The town fiesta of Boac is on December 8, and it's in honor of the town's 'Immaculate Conception' patron saint. The official Boac brochure assesses: "Many people from the different towns of Marinduque, Mindoro and Quezon had always looked forward to this date to join the pilgrimage to the town of Boac to pay homage to the Immaculate Conception and partake of the fiesta."
Well, this author's experience from more than a decade in the Philippines has been that most folks look forward to a fiesta more for its entertainment value than the chance to pay homage. On the other hand, the municipal administration of Boac always stresses the religious aspects of live. Accordingly, the official motto of the town is "Service to God and People". The town's official seal not only bears this slogan but also a depiction of the Holy Spirit as dove.
By the way, the town not only has an official slogan but an official flower and an official tree as well. The official flower is jasmine, the official tree is acacia. The reader may remember that pupils in Philippine schools nationwide learn that the sampaguita is the national flower of the Philippines, the mango the national fruit, and nara the national tree.As far as trees are concerned, nations always seem to glorify on flags, or by adopting them somehow officially, those trees they have lost. The flag of Lebanon depicts a majestic cedar tree - but that country has hardly any left. In the Philippines, nara trees have been heavily decimated. On the other hand a Filipino couldn't imagine to pick the coconut as national tree, or the banana as national fruit. As it is a small town, there is little practical information, the visitor to Boac will need beforehand. There are at least four permanent hotels or lodging houses, the Boac Hotel, Lagio's Resting House and Ruby's Lodging House, all three on Nepomuceno Street, as well as Cely's Lodging House on 10 de Octobre Street; all have rooms at around 100 pesos. During the Moriones Festival, many private households also rent out accommodations, and the rates at proper hotels and guest houses are higher than during the rest of the year.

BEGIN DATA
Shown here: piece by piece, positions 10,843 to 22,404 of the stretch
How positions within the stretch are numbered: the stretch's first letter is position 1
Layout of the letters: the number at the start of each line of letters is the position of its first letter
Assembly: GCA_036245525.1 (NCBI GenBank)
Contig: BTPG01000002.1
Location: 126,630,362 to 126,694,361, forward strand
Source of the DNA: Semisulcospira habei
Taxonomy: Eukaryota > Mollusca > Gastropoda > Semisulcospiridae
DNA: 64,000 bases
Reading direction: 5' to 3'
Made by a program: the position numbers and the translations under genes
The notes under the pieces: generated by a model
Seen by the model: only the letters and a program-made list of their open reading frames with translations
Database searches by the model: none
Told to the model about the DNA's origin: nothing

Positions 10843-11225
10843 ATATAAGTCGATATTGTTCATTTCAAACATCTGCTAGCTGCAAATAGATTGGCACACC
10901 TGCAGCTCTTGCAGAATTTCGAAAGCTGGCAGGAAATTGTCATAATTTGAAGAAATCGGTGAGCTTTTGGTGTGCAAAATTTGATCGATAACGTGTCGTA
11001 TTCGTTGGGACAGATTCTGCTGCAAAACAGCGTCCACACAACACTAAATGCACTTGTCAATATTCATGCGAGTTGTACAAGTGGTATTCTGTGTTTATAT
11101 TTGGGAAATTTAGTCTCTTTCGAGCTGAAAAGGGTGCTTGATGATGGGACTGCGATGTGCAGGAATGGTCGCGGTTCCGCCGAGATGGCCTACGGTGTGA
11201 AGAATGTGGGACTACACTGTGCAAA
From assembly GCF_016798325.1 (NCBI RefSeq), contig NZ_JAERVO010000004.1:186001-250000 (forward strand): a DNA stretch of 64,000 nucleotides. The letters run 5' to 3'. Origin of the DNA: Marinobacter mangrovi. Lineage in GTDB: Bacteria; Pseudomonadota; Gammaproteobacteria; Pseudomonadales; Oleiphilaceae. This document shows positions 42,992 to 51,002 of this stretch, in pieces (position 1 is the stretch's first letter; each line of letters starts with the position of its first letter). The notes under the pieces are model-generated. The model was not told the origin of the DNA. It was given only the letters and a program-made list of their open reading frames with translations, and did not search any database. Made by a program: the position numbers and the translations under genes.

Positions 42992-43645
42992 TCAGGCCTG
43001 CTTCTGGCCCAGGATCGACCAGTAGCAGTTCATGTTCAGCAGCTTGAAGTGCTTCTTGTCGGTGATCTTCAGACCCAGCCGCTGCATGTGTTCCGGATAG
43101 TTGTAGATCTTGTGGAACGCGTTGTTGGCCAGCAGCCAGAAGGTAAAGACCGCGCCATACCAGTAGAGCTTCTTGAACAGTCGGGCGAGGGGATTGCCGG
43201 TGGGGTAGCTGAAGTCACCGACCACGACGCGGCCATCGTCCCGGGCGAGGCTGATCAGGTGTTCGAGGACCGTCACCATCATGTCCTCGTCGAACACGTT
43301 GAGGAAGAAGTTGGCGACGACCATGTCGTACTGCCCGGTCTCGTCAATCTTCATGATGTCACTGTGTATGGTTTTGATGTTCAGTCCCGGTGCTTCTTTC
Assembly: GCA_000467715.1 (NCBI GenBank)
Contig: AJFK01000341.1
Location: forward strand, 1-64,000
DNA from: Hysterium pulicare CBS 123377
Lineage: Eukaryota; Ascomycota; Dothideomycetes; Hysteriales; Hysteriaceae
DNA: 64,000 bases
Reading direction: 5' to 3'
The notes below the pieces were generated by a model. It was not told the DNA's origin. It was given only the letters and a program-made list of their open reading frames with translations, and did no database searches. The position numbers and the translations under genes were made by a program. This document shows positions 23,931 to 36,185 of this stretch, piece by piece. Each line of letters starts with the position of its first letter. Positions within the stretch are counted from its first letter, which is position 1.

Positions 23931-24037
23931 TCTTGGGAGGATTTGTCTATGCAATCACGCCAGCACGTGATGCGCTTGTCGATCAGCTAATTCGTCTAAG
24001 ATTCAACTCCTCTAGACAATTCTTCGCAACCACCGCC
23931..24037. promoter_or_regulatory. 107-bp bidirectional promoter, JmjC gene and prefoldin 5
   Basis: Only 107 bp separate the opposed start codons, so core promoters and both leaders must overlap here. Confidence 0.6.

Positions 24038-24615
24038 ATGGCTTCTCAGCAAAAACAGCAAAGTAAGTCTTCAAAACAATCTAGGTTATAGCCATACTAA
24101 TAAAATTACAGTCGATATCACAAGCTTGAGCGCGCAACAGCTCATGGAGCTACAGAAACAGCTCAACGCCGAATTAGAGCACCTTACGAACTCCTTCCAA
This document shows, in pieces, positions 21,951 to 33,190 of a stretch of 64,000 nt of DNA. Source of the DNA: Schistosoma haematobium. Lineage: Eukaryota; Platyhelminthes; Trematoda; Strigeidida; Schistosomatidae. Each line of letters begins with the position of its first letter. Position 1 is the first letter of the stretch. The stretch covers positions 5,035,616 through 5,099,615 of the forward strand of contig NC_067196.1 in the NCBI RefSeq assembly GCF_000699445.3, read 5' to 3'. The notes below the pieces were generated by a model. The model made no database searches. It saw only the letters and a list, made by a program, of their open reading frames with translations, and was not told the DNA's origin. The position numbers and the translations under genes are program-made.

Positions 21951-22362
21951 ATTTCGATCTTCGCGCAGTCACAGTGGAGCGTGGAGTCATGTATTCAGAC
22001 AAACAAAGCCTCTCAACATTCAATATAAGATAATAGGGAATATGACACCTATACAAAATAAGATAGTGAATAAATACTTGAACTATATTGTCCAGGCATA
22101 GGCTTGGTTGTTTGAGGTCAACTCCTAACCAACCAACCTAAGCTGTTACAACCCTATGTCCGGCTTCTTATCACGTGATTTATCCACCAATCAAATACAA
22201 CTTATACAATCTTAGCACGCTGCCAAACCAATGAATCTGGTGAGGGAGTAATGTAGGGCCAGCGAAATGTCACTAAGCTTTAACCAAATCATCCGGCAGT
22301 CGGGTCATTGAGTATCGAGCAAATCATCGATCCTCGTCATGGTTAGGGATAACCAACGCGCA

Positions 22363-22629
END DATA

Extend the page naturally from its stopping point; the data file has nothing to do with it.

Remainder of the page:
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Last updated: May 08, 2010